WBB: For success, UD turns to fast pace on offense, defense

By: Steve Miller – Staff Writer

The University of Dayton’s women’s basketball team looks to continue the high-octane offensive pace while ratcheting up the defensive pressure for the 2014-15 season.

In 2013-14, the Flyers ranked 13th in the nation with 81.5 points per game and 14th in the nation in assists per game with 16.9 per game. Fast, offensive attacking and unselfish play will once again be the hallmark of the UD offense.

“We want to play even faster. I still don’t think we’re playing fast enough,” head coach Jim Jabir said. “That’s something we have to address. We’ve got to get the ball up and get engaged into our offense a lot faster.”

Dayton hopes the strategy will catch opponents off guard.

“We’re pushing it. We’re trying to see how fast we can go,” Jabir said. “And for a lot of teams who want to play fast with us, we’re hoping that our fast is different from their fast and they’re uncomfortable.”

Feeding off of the high pace, Jabir is preparing his team to be even quicker when moving the ball up the court in transition and after defensive possessions.

“When we practice, we’ll change the 30 second shot clock to a 20 second shot clock,” he said.

Taken to an extreme, the team sometimes works with a six-second clock, moving the ball the full length of the court for a shot within just six seconds during practices.

While the team’s high-powered offensive efficiency contributed to Dayton’s success last season, the team suffered several losses due to lapses on the defensive side of the ball. The Flyers gave up 73 points per game last season, good for No. 290 in the country in terms of scoring defense.

Jabir and the team are looking to address the issue, within the scope of the fast-paced style of play that has made the team successful in the past.

“Hopefully we’ll be a better defensive team, but we’re going to take more chances this year,” Jabir said. “We’re going to trap ball screens. We’re going to press full court.”

Kelley Austria, another junior guard, also emphasized the constant pressure the defense needs to apply in order to work within the strengths of the offensive system.

Austria sees more defensive importance placed on forcing turnovers.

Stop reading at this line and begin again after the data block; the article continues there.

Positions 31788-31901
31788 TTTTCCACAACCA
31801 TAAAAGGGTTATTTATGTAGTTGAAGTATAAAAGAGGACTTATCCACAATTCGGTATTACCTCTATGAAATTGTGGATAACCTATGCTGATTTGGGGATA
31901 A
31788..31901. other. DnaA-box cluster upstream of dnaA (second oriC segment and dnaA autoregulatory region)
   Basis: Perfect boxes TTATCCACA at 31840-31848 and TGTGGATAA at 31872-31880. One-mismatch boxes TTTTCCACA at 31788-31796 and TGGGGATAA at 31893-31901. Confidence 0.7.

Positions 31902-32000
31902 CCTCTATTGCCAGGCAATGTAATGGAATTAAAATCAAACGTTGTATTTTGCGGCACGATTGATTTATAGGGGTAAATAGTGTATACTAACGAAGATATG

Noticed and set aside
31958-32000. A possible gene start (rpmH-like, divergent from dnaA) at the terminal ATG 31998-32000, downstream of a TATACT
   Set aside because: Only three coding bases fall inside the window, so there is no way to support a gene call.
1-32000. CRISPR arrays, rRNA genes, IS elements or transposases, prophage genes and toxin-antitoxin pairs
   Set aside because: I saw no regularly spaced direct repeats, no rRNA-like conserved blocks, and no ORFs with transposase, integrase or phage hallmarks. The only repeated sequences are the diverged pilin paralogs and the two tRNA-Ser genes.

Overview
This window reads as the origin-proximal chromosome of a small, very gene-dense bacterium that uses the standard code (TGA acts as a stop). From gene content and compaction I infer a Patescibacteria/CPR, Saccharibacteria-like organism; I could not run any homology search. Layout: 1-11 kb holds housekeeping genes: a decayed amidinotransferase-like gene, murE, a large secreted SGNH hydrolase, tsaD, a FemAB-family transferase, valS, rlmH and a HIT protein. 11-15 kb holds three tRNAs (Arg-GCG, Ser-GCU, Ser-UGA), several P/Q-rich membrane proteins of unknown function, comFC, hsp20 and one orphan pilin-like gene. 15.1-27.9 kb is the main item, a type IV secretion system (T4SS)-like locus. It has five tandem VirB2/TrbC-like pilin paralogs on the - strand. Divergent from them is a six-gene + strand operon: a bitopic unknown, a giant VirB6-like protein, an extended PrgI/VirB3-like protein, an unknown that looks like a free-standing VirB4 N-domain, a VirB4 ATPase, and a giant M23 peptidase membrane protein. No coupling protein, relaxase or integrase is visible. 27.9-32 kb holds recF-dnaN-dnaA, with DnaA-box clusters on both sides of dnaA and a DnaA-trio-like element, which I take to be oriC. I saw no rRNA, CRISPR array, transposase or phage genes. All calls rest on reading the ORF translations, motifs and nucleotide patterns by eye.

“We’re doing a lot of full court defense,” Austria said. “We’re trying to force a turnover before they get to half court.”

The team also understands the importance of extra possessions. Junior guard Amber Deane emphasized the need to rebound on the defensive end.

“We need to box out,” she said. “One shot and done.”

Trapping will be a key to the Flyers’ defense, according to Deane. By double-teaming the ball handler, they hope to force turnovers and ill-advised shots while making the team’s opponents play out of their comfort zone.

“We’ve been working on that since the offseason started,” Deane said of the trap game. “We feel like we have the personnel to be fast and quick defensively, to trap a lot and speed the game up.”

While a trap can create risk by leaving a shooter unguarded for easy points, Deane is confident her teammates will do their jobs.

“We want them to take quick shots,” she said. “[The coaches] tell us that as long as we’re playing hard, we can’t make mistakes.”

A sturdy defense will only improve the electric offense that Dayton has put together.

“Offensively we want to play fast, we want to score in six seconds or less every trip,” Deane said. “That’s why we’re doing a little bit more on defense this year – to try to speed the game up.”

In the team’s first exhibition game against Division II Eckerd College Friday, fans witnessed both UD’s defensive aggressiveness and high-scoring attack in a 93-18 win at UD Arena. The Flyers forced 32 turnovers in the game and four Dayton players scored in double figures.